While the MapReduce Connector works very well when large sub-sets of data have to be filtered out of massive Hadoop file stores, the limitations of MapReduce means that there is always a fixed ‘batch’ overhead, in the order of tens of seconds, to read even the smallest data set from Hadoop. For this reason, Kognitio offers an alternative connector that bypasses MapReduce and reads data directly from files in the Hadoop HDFS / MapR-FS file system. Whole files, or sets of files, must be pulled and no filtering is applied until the data is present in Kognitio – although a semblance of granular filtering can be achieved if the data is stored split across files and directories with referenceable naming conventions.
This connector is primarily designed to allow smaller data sets, such as dimension tables, to be pulled very quickly into RAM.
This bypassing of the standard Java-heavy ways of extracting data from Hadoop is done to provide simplicity and achieve scalable high throughput data transfer rates between HDFS / MapR-FS-based data and Kognitio memory. Because of the scalability, the actual data rates will depend on the relative size of the platform and the core network — throughput rates of tens of terabytes per hour are readily achievable on moderately-sized solutions.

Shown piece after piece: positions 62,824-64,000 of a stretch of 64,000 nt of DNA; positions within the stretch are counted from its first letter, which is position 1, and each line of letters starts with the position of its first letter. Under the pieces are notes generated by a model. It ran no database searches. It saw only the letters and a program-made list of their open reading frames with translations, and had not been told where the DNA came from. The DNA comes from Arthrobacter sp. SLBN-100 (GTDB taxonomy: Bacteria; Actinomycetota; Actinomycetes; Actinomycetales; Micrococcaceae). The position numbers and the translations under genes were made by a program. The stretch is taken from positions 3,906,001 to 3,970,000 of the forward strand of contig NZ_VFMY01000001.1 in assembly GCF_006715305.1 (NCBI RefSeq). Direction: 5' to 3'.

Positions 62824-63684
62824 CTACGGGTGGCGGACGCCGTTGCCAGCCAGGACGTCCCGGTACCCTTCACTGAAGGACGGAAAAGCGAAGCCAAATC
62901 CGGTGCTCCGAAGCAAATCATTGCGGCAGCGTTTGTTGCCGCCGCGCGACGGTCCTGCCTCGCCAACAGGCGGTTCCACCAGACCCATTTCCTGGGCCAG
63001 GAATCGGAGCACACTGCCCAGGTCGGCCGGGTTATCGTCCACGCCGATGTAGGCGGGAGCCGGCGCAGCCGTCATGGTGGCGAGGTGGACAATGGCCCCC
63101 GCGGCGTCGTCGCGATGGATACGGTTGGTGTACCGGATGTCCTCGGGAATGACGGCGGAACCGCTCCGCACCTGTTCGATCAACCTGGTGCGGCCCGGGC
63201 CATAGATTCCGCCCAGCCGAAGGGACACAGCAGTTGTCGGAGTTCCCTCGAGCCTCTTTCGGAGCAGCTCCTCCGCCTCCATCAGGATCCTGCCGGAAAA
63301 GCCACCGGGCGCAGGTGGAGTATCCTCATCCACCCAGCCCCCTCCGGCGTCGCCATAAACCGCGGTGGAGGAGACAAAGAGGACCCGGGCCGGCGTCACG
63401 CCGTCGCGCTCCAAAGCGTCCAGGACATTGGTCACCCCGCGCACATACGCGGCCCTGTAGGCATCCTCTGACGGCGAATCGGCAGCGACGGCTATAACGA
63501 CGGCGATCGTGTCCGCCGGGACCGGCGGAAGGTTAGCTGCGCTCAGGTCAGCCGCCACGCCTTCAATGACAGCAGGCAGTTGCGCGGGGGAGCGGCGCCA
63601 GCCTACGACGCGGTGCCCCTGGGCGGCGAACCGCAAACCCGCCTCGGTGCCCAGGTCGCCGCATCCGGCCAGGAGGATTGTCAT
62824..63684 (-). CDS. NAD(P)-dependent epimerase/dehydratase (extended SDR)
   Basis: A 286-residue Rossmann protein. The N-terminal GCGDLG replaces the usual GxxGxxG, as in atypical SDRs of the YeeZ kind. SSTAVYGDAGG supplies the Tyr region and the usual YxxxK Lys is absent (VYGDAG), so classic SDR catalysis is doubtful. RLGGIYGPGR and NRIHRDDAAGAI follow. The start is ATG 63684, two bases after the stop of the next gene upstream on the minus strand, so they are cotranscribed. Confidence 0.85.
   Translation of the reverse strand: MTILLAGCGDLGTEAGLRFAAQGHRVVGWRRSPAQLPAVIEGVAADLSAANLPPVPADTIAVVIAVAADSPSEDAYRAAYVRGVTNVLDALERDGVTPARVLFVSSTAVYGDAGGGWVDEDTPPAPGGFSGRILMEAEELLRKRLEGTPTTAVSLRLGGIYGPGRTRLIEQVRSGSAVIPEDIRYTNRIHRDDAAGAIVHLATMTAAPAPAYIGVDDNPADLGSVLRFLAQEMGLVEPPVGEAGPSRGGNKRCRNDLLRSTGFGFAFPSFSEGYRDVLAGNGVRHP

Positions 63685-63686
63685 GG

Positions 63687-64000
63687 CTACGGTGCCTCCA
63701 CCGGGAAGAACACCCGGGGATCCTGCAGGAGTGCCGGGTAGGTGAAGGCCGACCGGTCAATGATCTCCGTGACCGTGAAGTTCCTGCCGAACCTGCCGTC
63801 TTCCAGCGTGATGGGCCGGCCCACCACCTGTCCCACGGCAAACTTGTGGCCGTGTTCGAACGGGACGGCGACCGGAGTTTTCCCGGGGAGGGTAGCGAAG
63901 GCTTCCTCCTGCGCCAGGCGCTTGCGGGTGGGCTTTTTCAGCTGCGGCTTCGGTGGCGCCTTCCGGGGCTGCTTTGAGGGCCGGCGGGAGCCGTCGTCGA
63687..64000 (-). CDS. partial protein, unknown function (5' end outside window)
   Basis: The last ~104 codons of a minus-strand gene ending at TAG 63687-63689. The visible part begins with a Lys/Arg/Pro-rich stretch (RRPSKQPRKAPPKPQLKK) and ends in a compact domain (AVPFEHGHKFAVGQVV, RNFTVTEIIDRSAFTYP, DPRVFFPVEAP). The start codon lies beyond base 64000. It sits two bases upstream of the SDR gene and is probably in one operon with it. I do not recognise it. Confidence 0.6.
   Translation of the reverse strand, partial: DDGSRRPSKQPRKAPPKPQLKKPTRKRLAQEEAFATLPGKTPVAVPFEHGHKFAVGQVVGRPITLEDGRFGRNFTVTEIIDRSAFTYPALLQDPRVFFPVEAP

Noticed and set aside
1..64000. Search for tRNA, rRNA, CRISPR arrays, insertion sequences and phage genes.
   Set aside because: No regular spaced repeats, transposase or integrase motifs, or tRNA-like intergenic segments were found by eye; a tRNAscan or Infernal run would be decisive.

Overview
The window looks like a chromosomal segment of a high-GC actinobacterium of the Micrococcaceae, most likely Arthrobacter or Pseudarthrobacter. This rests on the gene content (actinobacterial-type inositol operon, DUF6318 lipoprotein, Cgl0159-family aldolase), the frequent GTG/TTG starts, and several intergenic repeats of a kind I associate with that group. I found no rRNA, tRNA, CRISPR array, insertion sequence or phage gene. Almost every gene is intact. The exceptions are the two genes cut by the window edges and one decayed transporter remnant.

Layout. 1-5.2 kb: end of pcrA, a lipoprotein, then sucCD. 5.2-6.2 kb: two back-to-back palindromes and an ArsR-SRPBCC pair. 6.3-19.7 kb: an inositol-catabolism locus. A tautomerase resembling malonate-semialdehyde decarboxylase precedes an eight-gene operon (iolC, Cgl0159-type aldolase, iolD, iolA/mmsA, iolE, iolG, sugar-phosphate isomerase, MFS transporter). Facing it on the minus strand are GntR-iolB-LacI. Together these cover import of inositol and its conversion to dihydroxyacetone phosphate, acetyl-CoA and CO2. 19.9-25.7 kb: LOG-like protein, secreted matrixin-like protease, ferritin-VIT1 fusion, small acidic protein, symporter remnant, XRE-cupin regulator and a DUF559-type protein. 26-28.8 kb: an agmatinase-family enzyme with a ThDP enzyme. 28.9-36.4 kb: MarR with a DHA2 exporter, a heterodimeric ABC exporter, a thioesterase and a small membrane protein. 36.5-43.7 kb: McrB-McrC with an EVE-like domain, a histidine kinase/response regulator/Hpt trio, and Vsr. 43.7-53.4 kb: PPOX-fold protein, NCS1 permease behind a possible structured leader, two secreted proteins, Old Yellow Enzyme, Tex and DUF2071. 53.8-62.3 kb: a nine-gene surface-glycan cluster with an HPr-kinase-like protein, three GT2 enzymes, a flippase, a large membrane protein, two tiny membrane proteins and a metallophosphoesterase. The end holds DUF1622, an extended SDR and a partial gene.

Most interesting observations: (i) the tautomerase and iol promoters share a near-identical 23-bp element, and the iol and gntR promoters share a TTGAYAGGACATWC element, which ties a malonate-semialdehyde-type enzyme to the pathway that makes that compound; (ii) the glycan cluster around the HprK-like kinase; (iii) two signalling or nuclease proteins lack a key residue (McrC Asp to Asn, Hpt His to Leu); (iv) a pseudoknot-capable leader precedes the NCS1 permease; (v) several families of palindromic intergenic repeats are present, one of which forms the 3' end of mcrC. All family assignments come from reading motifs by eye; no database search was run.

The Kognitio in-memory analytical platform has been designed to be as open as possible so that it can work with a whole range of front-end (query and visualization) and back-end (ETL, ELT, DI) tools. To this end, Kognitio supports ANSI Standard SQL via ODBC (Open Database Connectivity) standard or JDBC (Java Database Connectivity) standard APIs. Virtually all tool and application vendors support these well-defined standards. Kognitio has been verified against, and has partnerships with, many of the key analytics and data visualization vendors.
Kognitio SQL support is syntactically and functionally very rich. Kognitio fully supports the core features of ANSI SQL:2008 (with certain exceptions) and many of the optional features of ANSI SQL:2008. The ANSI SQL:2008 standard encompasses SQL92, SQL99, SQL:2003 and SQL:2006. In addition, Kognitio supports a number of the new optional features present in the ANSI SQL:2011 standard.
Additionally, Kognitio offers support for the most common Oracle non-standard SQL syntax variations and many of the Oracle non-standard SQL functions. This support simplifies the process of making applications that were written or customized for Oracle to run against Kognitio.